Offshore scene hits its peak with high tuna numbers
  |  First Published: March 2013

It has been a hive of activity on the water around St Helens in the bay and offshore.

Increasing offshore water temperatures, up to 20C just inside the shelf line and between 17-18.5C just offshore have seen small albacore around 3-5kg being caught by numerous anglers. Most of the larger fish, up to 12kg, have been caught on the shelf line however recently a few larger specimens up to 16-18kg have been caught around the 100m mark. Most are falling to small 4-6” sized trolling lures such as small Christmas Trees and feathers however a couple of standout styles are small Hexhead Lures.

Mako sharks have also increased in numbers with many anglers tussling with the hard fighting shark right along the coast. Some of the smaller fish even being caught only a few km offshore. Fish from 90kg right through to 180kg have been caught and released during recent months.

The coastline around Elephant Rock and Binalong Bay has also continued to fish well. Huge numbers of arrow squid are all up and down the coast and massive schools of large Australian salmon are consistently feeding on the small baitfish and krill. Salmon of up to 3-4kg have been caught all around Elephant Rock and surrounding bays. Mixed in with the salmon have been numerous yellowtail kingfish up to about 3kg and have surprised numerous anglers with their fighting ability, with one angler boating a fish around 8kg.

Georges Bay

Georges Bay has continued to produce a wide variety of fish. Large silver trevally are still stretching the arms of light tackle anglers all up and down the channel and schools of big salmon continue to come in and out of the bay feeding on the baitfish. Although spasmodic with their locations and appearance at any given time, there will be a school of salmon feeding hard somewhere in the bay.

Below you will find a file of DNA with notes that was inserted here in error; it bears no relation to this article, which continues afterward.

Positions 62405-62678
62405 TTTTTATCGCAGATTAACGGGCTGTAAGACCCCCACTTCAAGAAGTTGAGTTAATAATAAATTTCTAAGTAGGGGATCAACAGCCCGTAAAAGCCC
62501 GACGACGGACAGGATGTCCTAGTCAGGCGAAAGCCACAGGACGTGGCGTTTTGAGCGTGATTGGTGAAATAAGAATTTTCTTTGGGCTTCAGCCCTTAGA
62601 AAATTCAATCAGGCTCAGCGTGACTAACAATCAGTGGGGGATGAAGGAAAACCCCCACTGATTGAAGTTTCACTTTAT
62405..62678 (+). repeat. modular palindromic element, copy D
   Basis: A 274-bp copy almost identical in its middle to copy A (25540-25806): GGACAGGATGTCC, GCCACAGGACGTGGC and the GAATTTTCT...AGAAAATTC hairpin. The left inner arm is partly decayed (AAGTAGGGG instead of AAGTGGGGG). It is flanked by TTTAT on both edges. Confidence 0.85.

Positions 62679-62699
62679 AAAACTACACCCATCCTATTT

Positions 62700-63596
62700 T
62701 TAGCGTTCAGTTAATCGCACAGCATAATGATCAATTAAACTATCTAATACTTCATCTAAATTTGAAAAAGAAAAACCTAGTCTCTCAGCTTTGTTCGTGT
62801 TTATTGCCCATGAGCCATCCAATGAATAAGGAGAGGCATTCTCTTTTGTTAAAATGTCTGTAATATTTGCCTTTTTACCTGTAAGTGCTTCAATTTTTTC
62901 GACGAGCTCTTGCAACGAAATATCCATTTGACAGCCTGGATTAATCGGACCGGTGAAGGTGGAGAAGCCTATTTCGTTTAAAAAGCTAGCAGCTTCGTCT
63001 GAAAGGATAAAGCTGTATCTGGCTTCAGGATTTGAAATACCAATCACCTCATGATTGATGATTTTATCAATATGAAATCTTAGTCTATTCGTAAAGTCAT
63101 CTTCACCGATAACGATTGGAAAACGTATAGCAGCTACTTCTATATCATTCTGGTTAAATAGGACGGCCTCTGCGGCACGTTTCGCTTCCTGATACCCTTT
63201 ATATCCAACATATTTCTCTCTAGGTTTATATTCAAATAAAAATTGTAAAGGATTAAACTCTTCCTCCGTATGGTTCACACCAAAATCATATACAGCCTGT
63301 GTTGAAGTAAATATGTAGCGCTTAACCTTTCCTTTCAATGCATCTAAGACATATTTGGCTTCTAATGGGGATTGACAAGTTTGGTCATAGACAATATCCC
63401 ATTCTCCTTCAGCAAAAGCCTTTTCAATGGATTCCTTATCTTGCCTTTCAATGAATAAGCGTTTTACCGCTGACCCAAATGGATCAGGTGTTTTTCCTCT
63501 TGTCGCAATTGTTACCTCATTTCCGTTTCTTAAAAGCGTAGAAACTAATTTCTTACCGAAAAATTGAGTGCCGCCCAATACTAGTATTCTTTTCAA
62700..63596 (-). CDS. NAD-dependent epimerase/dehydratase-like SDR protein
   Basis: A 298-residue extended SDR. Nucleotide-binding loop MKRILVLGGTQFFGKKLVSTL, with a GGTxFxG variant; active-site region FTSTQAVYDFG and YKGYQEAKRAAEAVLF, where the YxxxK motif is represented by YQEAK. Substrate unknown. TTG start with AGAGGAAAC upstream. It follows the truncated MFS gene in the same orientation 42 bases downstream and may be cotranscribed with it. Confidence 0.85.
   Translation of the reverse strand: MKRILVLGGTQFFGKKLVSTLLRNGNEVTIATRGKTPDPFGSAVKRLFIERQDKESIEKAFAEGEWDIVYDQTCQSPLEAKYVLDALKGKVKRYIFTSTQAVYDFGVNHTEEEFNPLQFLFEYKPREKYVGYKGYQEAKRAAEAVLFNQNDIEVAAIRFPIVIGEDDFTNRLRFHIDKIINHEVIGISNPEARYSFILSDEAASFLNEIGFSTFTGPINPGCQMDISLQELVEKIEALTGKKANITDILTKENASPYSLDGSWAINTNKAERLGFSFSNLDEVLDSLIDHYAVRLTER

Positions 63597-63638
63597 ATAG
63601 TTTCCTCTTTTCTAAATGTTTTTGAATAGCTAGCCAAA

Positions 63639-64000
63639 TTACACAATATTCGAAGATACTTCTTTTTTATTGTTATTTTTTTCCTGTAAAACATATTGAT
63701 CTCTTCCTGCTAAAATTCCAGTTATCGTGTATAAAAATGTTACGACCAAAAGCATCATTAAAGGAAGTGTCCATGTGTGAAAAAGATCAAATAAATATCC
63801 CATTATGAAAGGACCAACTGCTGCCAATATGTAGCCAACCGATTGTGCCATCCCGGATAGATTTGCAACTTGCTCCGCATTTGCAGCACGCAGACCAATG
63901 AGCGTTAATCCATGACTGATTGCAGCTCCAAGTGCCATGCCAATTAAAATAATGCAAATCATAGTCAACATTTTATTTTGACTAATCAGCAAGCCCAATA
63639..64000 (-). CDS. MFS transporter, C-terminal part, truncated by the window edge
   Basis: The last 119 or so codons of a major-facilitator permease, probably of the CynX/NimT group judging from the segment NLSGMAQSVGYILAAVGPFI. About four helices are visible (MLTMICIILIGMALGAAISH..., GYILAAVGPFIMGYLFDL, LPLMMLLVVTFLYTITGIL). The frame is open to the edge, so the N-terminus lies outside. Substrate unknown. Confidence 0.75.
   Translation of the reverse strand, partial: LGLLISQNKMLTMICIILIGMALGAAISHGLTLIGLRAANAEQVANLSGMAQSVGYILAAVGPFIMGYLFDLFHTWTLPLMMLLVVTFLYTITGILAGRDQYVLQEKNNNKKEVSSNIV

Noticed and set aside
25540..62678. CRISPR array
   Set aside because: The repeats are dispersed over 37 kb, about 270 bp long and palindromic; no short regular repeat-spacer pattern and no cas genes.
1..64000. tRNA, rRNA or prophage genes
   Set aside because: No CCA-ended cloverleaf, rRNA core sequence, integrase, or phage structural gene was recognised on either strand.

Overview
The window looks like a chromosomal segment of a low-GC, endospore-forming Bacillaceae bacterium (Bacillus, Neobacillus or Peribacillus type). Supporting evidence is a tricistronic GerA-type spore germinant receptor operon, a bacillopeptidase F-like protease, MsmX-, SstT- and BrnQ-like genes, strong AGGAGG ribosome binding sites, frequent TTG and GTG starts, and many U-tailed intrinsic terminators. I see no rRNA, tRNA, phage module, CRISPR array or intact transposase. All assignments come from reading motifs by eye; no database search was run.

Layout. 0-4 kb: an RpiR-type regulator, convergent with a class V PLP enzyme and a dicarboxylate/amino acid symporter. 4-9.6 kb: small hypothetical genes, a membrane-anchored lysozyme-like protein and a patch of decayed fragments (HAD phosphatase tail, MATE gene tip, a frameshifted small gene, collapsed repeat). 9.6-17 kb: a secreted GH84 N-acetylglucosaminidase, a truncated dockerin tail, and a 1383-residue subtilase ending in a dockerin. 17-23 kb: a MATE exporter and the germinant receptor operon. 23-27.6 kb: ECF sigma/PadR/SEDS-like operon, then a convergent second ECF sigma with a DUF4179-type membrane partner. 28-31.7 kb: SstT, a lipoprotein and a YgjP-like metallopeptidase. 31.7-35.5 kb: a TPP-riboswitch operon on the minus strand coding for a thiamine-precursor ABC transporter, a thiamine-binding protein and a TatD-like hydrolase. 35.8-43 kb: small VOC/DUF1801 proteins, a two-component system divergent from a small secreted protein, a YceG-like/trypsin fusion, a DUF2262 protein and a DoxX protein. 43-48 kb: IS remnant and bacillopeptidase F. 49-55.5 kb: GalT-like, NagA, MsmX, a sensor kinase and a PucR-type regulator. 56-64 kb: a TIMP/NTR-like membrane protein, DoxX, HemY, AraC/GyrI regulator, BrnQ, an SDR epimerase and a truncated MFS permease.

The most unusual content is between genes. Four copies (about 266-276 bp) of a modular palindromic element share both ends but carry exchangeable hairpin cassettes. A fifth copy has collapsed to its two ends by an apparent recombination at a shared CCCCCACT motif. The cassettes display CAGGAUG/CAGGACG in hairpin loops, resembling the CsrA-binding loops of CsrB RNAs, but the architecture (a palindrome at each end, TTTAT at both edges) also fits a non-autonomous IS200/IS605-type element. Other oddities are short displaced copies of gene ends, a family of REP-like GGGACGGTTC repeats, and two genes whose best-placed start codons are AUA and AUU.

Other fish such as King George whiting, elephant fish and small pinkie snapper are continuing to be caught on a consistent basis as well as a host of other fish such as leatherjacket, mullet, tailor, flathead and squid.

Anglers have been peppering the flats for the last couple of months and with the annual ABT-style bream tournaments on the calendar for February and March it’s been no surprise. Many anglers are reporting that there are larger numbers of bream then they have seen during the last few seasons with many larger fish over 40cm present as well.

Stand out lures have been the 100mm Squidgy Wriggler in Wasabi, Shimano Lure Project Medium Minnow in Baitfish Blue and Glass Shrimp and the Cranka Cranks in quite a few colours.

The beach fishing up and down the coast has also been reasonably consistent with good catches of Australian salmon right the way from south of Four Mile Creek right up to Tailors Beach north of Binalong Bay.

The mouth of Scamander River has also been producing some decent Bream catches, mostly around the sand flats below the road bridge but also under the bridge pylons themselves, and a surprise catch has been plenty of decent sized luderick, not a common fish to be caught in Tasmanian waters but a welcome addition to the species list.

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